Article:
RSS Feed Macro

The RSS Feed macro embeds an RSS feed on a page. It can display the contents of external feeds, or of internal feeds generated by Confluence. To display blog posts or to list recently updated pages in a space, use the Feed Builder to create an internal feed, then render it using this macro.

CAUTION: Including unknown HTML inside a webpage is dangerous.

HTML inside an RSS feed can contain active scripting components. This means that it would be possible for a malicious attacker to present a user of your site with script that their web browser would believe came from you. Such code could be used, for example, to steal a user's authentication cookie and give the attacker their Confluence login password.

The RSS Feed macro may be disabled by your Confluence administrator. Also, your Confluence administrator can define a whitelist of trusted URLs. You will see an error message on the Confluence page, if the included URL is not in the whitelist.

Using the RSS Feed macro

To add the RSS Feed macro to a page:

  1. In the Confluence editor, choose Insert > Other Macros
  2. Find and select the required macro

Speeding up macro entry with autocomplete: Type { and the beginning of the macro name, to see a list of suggested macros. Details are in Autocomplete for links, files, macros and mentions.

To edit an existing macro: Click the macro placeholder and choose Edit. A macro dialog window will open, where you can edit the parameters of the macro.


Parameters are options that you can set to control the content or format of the macro output. Where the parameter name used in Confluence storage format or wikimarkup is different to the label used in the macro browser, it will be listed below in brackets (example).






The URL of the RSS feed link you want to show.

Maximum Number of Entries


Limit the number of entries displayed.

Show Item Titles Only


Show only the titles of the news items, not the content.

Show Name/Title of RSS Feed


Hide the feeds title bar.

How up to date is the feed? 

By default, the RSS Feed macro caches the feed results for 60 minutes before fetching the data again.

If you wish to change the default caching, use the Cache macro to define how often the RSS Feed macro fetches the feed updates. You will need to install the Cache plugin onto your Confluence site.

What happens to a page containing a disallowed URL?

Your Confluence Administrator can set up a whitelist of allowed URLs. If this is the case, you may see an error on the pages which contain the RSS Feed macro.

A user can add the RSS Feed macro or the HTML-include macro to a Confluence page. The macro code includes a URL from which the content is drawn. When the page is displayed, Confluence will check the URL against the whitelist. If the URL is not allowed, Confluence will display an error message on the page.

The error message says that Confluence "could not access the content at the URL because it is not from an allowed source" and displays the offending URL. If the person viewing the page is a Confluence Administrator, they will also see a link to the Administration page where they can configure the URL whitelist.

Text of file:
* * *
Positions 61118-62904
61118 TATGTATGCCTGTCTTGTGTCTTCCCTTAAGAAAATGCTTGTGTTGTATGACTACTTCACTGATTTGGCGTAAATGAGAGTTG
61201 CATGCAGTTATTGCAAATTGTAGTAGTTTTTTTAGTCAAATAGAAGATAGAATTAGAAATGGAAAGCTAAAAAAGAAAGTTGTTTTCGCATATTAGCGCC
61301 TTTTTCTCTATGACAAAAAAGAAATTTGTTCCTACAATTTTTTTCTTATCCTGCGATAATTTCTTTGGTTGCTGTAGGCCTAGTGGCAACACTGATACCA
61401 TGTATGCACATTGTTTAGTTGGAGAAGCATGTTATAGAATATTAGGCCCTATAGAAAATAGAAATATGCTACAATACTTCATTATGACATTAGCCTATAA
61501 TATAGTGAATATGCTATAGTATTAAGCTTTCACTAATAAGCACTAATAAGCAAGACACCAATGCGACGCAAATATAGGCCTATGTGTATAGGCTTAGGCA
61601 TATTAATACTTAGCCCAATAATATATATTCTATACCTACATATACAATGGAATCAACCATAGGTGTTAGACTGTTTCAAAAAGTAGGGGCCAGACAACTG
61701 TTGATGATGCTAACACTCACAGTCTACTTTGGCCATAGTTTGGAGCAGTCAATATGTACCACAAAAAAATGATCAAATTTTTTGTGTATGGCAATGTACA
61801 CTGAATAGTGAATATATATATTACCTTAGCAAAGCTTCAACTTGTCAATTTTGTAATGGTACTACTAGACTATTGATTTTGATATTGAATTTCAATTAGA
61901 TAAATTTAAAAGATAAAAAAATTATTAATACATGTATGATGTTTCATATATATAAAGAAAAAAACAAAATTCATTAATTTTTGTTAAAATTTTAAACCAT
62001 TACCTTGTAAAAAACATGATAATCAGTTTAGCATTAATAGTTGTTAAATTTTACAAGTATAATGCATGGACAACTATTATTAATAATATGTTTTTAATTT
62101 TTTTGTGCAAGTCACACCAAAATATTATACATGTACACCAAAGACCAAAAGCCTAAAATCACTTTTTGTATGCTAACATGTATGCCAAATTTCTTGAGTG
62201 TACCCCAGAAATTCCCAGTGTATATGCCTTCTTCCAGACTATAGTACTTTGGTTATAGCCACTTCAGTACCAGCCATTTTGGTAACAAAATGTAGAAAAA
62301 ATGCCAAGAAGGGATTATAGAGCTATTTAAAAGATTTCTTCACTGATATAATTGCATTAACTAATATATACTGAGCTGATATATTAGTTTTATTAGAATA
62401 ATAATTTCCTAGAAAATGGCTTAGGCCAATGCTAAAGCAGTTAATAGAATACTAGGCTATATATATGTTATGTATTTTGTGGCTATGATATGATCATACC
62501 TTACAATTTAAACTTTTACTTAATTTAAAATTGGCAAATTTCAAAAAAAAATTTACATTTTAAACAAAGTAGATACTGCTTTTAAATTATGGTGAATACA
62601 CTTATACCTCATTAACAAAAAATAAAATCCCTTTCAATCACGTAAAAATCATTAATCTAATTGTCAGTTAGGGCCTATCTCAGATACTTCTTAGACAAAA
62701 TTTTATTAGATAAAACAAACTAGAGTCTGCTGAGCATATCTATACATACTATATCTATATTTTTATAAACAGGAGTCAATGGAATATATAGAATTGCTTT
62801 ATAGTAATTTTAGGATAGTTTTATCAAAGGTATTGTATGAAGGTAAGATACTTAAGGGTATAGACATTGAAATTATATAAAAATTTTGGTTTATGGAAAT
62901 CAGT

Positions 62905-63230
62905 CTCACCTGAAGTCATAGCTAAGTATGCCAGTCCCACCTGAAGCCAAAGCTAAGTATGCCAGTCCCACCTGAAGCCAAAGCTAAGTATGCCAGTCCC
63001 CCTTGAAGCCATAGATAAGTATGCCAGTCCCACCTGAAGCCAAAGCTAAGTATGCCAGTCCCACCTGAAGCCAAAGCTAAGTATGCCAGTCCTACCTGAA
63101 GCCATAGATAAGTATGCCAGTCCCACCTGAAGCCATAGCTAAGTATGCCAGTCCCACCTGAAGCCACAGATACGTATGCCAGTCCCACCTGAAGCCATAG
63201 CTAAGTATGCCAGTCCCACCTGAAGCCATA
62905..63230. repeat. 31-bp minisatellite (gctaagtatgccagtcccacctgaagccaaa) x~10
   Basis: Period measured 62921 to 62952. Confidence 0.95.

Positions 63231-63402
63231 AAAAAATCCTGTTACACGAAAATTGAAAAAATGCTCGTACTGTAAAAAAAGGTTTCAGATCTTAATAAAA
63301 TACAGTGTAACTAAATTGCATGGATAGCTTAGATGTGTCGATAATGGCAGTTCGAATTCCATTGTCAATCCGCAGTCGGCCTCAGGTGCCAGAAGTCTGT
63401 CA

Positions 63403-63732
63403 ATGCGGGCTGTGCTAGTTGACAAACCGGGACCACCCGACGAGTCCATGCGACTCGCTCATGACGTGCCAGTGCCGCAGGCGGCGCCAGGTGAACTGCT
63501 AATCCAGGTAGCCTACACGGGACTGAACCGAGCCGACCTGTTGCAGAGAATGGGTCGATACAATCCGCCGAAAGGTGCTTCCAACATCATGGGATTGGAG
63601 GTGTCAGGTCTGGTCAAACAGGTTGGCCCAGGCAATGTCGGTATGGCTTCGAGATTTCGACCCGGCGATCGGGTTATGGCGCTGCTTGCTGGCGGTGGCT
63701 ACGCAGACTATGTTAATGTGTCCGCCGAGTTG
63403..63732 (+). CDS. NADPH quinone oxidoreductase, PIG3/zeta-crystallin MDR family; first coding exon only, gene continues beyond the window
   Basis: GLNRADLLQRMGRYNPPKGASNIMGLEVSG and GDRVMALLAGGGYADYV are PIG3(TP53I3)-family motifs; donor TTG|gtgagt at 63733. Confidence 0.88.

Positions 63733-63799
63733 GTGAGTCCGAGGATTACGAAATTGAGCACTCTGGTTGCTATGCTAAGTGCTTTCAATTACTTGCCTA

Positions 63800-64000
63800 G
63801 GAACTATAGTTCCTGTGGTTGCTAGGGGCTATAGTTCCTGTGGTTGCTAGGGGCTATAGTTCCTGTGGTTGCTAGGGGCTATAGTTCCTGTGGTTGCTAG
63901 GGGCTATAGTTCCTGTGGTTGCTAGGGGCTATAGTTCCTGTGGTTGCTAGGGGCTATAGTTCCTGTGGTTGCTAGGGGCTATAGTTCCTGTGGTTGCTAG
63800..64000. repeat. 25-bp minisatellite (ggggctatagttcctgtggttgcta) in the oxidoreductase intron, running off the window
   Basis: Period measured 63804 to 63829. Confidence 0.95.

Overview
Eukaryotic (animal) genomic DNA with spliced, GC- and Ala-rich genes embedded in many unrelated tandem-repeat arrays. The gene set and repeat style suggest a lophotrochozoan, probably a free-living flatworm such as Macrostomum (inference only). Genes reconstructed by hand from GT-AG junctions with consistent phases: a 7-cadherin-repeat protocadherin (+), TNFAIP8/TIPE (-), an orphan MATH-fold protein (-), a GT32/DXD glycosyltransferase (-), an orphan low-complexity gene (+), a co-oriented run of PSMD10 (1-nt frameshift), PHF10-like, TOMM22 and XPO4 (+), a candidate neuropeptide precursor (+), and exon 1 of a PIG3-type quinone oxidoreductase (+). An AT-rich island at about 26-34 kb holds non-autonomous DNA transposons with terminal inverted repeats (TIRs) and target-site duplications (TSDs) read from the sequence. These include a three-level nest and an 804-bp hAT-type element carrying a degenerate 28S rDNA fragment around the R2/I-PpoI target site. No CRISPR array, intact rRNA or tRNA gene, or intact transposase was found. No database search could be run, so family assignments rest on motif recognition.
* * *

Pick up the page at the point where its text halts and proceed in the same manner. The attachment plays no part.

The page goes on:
Here is an example of the error message, including the link shown only to Confluence Administrators:
/download/attachments/145958/URLNotAllowedMessage.png?version=1&modificationDate=1225083830116&api=v2" width="500"/>

Here is an example of the error message, but without the link.


Private feeds from external sites

RSS feeds which require authentication cannot be accessed using the RSS Feed macro.

Accessing internal HTTPS feeds

This applies only to Confluence instances which have enabled HTTPS for all content. If your site is fully HTTPS, the RSS Feed macro cannot access internal feeds. To enable the RSS Feed macro to access internal feeds without affecting your HTTPS setup, enable local-only HTTP access:

  1. Shut down Confluence.
  2. Consult the SSL guide to enable HTTP access to Confluence. You'll want to ensure that you have an HTTP connector and an SSL connector, both commented in. This means that Confluence will be accessible via both HTTP and HTTPS. However, you should not have a redirect port, nor rules in web.xml to redirect all traffic.
  3. Instead of using web.xml to redirect traffic, insert a firewall rule to redirect all HTTP requests not from the Confluence server to the equivalent HTTPS URL. This ensures that users will only be able to access Confluence via HTTPS, as intended. If you have still left HTTP access for attachments enabled (to avoid the IE download bug) you must selectively enable those URLS as well.
  4. Modify your Confluence RSS Feed macro feed link to use the HTTP URL, and restart Confluence.

Enabling the RSS Feed macro

The RSS Feed macro is disabled by default.

To enable the RSS Feed macro:

  1. Go to  > Add-ons.
  2. Select System from the drop down and search for the Confluence HTML Macros add-on.
  3. Expand the add-on and enable the rss (rss-xhtml) module.

Code examples

Macro name: rss

Macro body: None.

Storage format example

Wikimarkup example

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